Writing to Program Flash Memory

The programming write block size is specified as the number of table latch bytes, also referred to as holding registers, in the memory organization table. Word or byte programming is not supported. Table writes are used internally to load the holding registers needed to program the Flash memory. There are only as many holding registers as there are bytes in a write block.

Since the table latch (TABLAT) is only a single byte, the TBLWT instruction needs to be executed multiple times for each programming operation. The write protection state is ignored for this operation. All of the table write operations will essentially be short writes because only the holding registers are written. NVMIF is not affected while writing to the holding registers.

After all the holding registers have been written, the programming operation of that block of memory is started by configuring the NVMCON1 register for a program memory write and performing the long write sequence.

If the PFM address in the TBLPTR is write-protected or if TBLPTR points to an invalid location, the WR bit is cleared without any effect and the WRERR is signaled.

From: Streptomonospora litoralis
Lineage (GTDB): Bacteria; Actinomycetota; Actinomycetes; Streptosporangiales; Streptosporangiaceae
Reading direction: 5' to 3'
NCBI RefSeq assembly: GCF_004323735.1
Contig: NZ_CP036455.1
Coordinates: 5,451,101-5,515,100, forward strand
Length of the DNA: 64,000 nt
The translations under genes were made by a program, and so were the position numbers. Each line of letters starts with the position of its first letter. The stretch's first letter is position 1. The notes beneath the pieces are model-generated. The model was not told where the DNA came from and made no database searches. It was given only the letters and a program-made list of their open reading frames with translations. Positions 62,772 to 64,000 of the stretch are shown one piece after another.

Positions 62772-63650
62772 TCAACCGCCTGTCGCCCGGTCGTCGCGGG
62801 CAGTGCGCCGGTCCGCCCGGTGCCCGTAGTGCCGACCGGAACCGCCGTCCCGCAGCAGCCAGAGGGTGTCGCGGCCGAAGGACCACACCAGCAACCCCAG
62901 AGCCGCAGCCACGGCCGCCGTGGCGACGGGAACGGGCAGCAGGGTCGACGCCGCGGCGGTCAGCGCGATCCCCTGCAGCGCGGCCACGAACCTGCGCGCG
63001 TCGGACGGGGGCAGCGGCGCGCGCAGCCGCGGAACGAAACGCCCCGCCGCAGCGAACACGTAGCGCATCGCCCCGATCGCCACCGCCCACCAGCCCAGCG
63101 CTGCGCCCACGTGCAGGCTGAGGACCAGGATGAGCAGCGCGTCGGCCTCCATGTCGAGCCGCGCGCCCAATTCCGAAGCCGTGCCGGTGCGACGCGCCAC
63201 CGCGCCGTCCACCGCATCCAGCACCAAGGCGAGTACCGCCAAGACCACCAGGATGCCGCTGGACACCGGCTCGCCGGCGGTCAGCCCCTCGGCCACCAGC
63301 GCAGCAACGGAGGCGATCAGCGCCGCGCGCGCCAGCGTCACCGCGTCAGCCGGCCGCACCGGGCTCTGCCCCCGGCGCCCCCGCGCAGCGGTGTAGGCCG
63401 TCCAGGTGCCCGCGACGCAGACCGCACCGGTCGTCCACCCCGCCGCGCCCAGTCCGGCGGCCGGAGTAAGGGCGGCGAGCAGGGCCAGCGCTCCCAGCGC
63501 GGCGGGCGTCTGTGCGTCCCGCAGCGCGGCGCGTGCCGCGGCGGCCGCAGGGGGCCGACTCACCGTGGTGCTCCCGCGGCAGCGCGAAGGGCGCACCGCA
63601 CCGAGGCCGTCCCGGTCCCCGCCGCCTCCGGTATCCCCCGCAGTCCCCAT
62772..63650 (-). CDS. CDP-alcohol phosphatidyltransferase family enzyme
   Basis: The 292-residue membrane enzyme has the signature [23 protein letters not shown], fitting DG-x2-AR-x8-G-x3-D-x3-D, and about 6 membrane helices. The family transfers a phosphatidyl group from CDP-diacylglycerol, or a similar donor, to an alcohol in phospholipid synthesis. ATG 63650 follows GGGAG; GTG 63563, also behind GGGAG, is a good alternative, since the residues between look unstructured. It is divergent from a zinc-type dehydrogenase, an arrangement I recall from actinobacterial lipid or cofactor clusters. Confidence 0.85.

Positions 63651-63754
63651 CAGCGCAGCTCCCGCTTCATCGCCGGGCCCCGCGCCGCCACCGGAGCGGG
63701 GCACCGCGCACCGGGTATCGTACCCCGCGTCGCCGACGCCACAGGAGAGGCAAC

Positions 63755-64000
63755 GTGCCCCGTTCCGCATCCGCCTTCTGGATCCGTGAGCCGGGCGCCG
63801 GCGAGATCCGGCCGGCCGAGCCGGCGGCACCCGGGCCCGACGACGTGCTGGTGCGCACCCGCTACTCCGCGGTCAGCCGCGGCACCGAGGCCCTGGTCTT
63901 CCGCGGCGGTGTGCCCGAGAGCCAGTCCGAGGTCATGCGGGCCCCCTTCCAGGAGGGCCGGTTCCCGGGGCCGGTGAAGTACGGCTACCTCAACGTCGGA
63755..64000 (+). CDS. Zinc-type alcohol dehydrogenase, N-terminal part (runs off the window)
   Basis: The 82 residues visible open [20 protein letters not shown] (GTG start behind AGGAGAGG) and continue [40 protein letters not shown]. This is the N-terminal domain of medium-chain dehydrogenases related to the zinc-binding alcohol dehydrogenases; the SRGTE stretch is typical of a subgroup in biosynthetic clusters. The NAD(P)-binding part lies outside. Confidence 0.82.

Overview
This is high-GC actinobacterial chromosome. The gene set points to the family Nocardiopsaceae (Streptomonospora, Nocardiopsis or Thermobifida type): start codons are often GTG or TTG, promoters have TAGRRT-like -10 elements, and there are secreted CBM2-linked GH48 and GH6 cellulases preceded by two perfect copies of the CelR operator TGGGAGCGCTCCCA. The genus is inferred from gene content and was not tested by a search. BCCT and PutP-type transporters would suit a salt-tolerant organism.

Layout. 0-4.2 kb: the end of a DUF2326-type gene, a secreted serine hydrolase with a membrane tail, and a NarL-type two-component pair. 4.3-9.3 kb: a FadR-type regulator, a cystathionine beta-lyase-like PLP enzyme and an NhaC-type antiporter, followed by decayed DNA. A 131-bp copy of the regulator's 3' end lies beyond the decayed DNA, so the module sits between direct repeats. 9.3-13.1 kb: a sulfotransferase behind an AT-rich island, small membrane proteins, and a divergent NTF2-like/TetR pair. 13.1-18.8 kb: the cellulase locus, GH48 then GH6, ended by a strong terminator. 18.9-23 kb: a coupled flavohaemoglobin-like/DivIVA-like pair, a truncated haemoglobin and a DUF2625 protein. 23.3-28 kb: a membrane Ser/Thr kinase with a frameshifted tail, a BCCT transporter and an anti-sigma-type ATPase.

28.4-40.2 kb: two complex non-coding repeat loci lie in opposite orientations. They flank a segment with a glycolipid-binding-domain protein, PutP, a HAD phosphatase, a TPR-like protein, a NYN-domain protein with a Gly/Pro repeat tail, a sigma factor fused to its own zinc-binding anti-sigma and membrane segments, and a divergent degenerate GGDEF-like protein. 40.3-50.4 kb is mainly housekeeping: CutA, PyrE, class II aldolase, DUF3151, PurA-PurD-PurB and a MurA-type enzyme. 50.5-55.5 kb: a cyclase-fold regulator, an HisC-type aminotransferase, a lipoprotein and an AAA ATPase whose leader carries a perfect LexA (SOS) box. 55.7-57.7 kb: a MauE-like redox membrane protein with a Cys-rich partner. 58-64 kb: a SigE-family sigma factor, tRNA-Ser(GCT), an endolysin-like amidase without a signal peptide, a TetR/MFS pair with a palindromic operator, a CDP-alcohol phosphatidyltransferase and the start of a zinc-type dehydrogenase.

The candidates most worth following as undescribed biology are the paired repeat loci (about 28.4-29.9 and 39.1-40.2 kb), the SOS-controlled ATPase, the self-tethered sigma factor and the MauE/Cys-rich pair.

The long write is necessary for programming the internal Flash. CPU operation is suspended during a long write cycle and resumes when the operation is complete. The long write operation completes in one instruction cycle. When complete, WR is cleared in hardware and NVMIF is set and an interrupt will occur if NVMIE is also set. The latched data is reset to all ‘1s’. WREN is not changed.

The internal programming timer controls the write time. The write/erase voltages are generated by an on-chip charge pump, rated to operate over the voltage range of the device.

Important: The default value of the holding registers on device Resets and after write operations is FFh. A value of FFh in a holding register will not change the PFM location corresponding to that register when the block is programmed. This means that individual bytes of program memory may be modified, provided that the change does not attempt to change any bit from a ‘0’ to a ‘1’. When modifying individual bytes, it is not necessary to load all holding registers before executing a long write operation.
Figure 1. Table Writes to Program Flash Memory
Note: Refer to the memory organization table for number of holding registers (e.g. YY = 3Fh for 64 holding registers).